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Fallen Apollo 1 crew honored on Mars

January 27, 2004 -- NASA memorialized the Apollo 1 crew, Virgil "Gus" Grissom, Ed White and Roger Chaffee, by dedicating the hills surrounding the Spirit Mars rover landing site to the fallen astronauts. The crew of Apollo 1 perished in a flash fire during a launch pad test of their spacecraft at Kennedy Space Center 37 years ago today.

"Through recorded history explorers have had both the honor and responsibility of naming significant landmarks," said NASA Administrator Sean O'Keefe.

"Gus, Ed and Roger's contributions, as much as their sacrifice, helped make our giant leap for mankind possible. Today, as America strides towards our next giant leap, NASA and the Mars Exploration Rover team created a fitting tribute to these brave explorers and their legacy," said O'Keefe.

Newly christened "Grissom Hill" is located 4.7 miles (7.5 kilometers) southwest of Spirit's position. "White Hill" is 7 miles (11.2 kilometers) northwest, and "Chaffee Hill" is 8.9 miles (14.3 kilometers) south-southwest of the robot explorer's location.

Lt. Colonel Virgil I. "Gus" Grissom was a U.S. Air Force test pilot when he was selected in 1959 as one of NASA's Original Seven Mercury Astronauts.

On July 21, 1961, Grissom became the second American and third human in space, when he piloted Liberty Bell 7 on a 15-minute sub-orbital flight. On March 23, 1965, he became the first human to make the flight to space twice, when he commanded the first manned flight of NASA's two-seater spacecraft, Gemini 3. As the commander of the first manned Apollo mission, Grissom perished along with White and Chaffee in the Apollo 1 fire. He is buried at Arlington National Cemetery, VA.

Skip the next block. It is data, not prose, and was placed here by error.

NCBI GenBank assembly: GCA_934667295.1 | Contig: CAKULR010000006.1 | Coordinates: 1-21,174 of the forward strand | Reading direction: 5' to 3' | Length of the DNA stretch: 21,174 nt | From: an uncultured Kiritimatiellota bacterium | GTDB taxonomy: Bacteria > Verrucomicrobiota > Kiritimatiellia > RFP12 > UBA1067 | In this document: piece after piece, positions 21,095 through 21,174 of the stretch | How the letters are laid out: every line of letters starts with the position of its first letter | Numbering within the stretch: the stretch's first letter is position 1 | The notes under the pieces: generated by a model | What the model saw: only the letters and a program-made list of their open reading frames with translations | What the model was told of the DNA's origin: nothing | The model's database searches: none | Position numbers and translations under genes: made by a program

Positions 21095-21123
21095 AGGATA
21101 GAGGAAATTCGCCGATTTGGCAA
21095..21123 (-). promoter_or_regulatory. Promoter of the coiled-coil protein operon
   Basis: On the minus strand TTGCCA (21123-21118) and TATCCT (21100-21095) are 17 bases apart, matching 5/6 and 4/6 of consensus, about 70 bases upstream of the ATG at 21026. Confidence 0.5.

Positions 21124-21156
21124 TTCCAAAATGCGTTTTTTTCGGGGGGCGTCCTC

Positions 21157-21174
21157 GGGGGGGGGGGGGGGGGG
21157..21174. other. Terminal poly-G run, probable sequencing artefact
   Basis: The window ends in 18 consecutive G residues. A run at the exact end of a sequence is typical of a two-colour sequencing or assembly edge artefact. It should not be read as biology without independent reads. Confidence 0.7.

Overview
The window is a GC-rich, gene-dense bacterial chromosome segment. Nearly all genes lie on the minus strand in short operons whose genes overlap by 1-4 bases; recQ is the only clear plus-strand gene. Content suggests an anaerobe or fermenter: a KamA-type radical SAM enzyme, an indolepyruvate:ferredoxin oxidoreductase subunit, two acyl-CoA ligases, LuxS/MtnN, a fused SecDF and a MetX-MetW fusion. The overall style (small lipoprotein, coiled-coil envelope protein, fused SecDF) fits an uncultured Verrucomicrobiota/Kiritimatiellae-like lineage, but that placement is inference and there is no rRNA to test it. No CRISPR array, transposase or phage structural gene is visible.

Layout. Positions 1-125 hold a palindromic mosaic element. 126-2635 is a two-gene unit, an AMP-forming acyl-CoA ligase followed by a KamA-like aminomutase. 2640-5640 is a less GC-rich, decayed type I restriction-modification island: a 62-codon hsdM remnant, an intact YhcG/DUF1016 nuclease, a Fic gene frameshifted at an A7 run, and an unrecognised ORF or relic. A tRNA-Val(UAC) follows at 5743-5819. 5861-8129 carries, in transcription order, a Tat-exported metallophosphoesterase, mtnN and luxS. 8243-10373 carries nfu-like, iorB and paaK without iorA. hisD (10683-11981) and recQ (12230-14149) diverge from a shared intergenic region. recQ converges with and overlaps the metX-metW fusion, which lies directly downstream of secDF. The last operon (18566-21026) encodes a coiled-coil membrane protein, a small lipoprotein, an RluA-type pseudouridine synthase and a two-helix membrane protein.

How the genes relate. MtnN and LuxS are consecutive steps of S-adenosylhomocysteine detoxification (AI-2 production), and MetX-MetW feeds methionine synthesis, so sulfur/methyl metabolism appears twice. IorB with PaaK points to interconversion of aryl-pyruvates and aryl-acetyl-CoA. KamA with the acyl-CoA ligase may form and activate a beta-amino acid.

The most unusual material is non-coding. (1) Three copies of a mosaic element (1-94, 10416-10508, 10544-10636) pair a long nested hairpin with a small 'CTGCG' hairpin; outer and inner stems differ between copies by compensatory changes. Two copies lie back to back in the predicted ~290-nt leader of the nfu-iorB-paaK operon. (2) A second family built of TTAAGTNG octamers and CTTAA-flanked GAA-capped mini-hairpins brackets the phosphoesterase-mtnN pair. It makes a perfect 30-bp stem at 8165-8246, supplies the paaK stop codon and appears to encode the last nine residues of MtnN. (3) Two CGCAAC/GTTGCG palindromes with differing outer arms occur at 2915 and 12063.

Captain Edward White was a U.S. Air Force test pilot when selected in 1962 as a member of the "Next Nine," NASA's second astronaut selection. On June 3, 1965, White became the first American to walk in space during the flight of Gemini 4. He is buried at his alma mater, the United States Military Academy, West Point, N.Y.

Selected in 1963 as a member of NASA's third astronaut class, U.S. Navy Lieutenant Commander Roger Chaffee worked as a Gemini capsule communicator. He also researched flight control communications systems, instrumentation systems, and attitude and translation control systems for the Apollo Branch of the Astronaut office. On March 21, 1966, he was selected as pilot for the first three-man Apollo flight. He is buried at Arlington National Cemetery.

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